Mutual benefit societies have played a significant role in the ISSA as its founding members. The ISSA Technical Commission on Mutual Benefit Societies was one of the original technical commissions created in 1951. Its purpose is to provide networks for experts to collaborate and advance discussions on technical aspects of mutual benefit societies and foster research and analysis on specific areas of social security.
The model of governance of mutual benefit societies embodies the principle of solidarity, which is central to social protection. This model fits somewhere between public and private ownership. It plays an essential role in national health systems, family support, as well as in other areas of social services. As such, it is a model that is rapidly gaining acceptance in the provision of residential services to ageing populations.
Mutual benefit societies are one of the important pillars within the framework of holistic social protection in many countries, which relies on public social insurance programmes, state aid, and the active participation of non-governmental and volunteer organizations. Cooperatives, foundations and associations, as well as mutual benefit societies are key components of the social economy. Their programmes are affordable and effective in reducing poverty and inequality, providing resilience to the hardships of life for various population groups. Mutual benefit societies have specific features that set them apart from other types of organizations. They are governed by the democratic principle of “one member, one vote” thus enabling members to have a strong voice in the decision-making process, creating a social bond with fellow members. Mutual benefit societies operate within legislative frameworks preventing discrimination in the selection of members. They strive to act in accordance with public policy and its principles of universality, solidarity and mutual responsibility.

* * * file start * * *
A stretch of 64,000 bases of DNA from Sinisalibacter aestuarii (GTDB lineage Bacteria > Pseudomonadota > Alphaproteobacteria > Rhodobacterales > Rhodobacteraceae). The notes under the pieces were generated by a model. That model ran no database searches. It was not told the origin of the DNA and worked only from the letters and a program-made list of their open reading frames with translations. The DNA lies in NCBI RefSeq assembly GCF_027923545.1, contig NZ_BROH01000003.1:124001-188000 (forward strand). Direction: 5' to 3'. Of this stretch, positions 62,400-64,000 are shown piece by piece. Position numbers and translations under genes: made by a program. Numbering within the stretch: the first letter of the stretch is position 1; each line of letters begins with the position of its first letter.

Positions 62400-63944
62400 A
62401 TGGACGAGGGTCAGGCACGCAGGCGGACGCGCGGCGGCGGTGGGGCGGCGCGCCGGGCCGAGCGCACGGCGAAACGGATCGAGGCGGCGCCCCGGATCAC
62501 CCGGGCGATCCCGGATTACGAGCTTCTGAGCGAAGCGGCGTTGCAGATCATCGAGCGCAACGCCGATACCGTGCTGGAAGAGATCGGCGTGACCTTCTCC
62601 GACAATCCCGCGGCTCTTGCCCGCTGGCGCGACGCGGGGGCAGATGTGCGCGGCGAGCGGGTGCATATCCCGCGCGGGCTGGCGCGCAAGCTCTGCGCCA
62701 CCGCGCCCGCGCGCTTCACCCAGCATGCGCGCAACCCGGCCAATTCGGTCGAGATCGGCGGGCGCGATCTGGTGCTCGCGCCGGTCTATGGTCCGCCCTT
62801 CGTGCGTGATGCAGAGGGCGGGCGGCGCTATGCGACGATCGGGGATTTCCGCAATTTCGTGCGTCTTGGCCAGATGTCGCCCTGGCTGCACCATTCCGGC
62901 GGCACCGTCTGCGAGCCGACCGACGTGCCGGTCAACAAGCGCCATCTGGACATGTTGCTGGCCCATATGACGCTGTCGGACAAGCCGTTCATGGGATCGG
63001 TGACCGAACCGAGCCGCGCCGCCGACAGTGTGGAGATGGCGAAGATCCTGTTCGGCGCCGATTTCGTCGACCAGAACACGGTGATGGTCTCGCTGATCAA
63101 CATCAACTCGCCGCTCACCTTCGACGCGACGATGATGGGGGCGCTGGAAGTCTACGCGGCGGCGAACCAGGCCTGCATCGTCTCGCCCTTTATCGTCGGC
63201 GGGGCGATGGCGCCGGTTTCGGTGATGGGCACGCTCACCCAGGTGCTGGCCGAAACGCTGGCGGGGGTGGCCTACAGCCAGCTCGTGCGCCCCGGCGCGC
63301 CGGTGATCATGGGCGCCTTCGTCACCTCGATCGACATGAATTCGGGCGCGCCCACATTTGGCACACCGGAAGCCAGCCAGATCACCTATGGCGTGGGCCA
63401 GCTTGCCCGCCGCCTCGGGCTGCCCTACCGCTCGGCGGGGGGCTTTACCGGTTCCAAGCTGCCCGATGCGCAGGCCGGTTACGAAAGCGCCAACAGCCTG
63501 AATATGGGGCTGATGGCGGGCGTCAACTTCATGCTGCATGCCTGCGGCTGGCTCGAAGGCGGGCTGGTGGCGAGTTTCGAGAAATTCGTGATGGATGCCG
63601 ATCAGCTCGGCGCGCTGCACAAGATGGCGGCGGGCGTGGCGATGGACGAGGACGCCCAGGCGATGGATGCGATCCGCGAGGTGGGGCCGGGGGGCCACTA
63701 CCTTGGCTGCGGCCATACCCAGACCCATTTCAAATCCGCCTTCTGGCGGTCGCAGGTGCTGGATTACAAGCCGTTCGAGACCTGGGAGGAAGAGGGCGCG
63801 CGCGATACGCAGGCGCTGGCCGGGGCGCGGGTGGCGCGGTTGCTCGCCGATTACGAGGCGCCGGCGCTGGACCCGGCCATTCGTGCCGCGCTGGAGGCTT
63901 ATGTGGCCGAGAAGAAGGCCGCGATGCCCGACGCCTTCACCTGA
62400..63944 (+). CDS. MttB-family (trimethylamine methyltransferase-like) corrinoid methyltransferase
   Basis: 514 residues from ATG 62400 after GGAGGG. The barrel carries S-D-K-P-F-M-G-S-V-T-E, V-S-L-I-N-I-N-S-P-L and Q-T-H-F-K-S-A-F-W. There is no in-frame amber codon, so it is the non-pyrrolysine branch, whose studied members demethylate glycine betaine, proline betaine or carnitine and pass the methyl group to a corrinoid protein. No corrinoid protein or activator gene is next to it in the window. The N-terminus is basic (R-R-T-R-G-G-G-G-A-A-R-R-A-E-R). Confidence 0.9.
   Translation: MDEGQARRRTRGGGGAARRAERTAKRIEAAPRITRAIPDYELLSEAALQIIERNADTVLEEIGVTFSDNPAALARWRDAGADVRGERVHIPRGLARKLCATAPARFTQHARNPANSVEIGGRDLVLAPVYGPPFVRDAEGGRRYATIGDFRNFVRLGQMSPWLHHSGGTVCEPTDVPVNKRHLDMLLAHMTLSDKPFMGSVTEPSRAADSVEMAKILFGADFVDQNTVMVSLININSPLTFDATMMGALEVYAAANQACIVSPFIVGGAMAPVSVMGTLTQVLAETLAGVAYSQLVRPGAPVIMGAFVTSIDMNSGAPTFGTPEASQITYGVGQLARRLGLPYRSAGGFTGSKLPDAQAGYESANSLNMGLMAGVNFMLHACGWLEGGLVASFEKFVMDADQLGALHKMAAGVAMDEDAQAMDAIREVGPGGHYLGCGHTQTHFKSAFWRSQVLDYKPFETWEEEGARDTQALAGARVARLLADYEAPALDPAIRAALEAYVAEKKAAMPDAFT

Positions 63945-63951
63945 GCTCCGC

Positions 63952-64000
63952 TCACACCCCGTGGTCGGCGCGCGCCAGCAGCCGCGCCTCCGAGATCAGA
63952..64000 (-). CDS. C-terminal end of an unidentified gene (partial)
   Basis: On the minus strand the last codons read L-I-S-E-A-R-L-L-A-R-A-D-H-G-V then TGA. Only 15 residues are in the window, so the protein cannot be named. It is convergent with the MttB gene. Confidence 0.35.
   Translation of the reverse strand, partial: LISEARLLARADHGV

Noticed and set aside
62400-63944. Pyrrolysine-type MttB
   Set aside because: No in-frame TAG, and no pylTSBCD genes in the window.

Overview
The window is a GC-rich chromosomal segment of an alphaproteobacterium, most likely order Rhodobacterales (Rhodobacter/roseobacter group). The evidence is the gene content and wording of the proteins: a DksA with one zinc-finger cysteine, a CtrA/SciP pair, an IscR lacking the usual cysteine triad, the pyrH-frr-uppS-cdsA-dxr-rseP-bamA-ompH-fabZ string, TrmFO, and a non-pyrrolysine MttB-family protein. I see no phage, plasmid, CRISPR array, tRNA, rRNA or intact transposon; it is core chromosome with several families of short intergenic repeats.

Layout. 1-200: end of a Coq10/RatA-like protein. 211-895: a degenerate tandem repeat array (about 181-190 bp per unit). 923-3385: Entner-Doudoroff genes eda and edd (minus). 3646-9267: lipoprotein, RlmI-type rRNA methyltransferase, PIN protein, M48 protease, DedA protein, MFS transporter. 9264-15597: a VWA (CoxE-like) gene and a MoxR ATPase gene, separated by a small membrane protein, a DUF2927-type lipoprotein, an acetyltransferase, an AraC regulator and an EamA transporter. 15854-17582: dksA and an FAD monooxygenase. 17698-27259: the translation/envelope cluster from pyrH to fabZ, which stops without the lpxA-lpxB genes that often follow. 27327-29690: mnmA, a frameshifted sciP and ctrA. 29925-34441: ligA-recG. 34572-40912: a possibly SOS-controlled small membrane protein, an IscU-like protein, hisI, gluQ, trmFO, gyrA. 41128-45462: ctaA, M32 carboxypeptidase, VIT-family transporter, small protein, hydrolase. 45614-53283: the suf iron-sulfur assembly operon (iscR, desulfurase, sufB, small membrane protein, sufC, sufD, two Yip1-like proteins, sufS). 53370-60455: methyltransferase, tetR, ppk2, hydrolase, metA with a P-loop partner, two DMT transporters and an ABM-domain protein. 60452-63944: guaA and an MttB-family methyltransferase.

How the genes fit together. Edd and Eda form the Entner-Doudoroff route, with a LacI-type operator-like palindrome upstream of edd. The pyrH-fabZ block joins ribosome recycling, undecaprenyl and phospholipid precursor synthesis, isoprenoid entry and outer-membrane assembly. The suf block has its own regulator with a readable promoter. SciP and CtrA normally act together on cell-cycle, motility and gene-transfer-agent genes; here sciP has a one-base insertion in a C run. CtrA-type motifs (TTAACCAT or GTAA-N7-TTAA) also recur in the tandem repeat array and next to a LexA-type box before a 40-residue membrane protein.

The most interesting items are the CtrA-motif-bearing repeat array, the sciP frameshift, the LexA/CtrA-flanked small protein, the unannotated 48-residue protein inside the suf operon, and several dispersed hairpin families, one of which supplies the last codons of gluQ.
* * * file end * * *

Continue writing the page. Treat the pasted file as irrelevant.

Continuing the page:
Based on the above-mentioned historical and institutional profile of mutual benefit societies, the main objective of the ISSA Technical Commission on Mutual Benefit Societies is to carry out a coherent programme of activities through knowledge sharing in the field of technical and administrative improvements. In particular, the technical commission has collected ample evidence of good practices demonstrating that mutual benefit societies have a great potential to extend social security coverage and improve the adequacy of benefits and services.
The current priorities of the Technical Commission on Mutual Benefit Societies are focused on the evolving needs of an ageing population, social security coverage in a changing world, the role of social security in promoting inclusive growth and social cohesion. In line with these priorities, it the technical commission is widely acknowledged for its ongoing contributions to the ISSA’s research and innovation activities on topics such as coverage gaps for difficult-to-cover groups, caregivers training, rehabilitation, and innovative experiences in palliative care and autonomy of the older adult.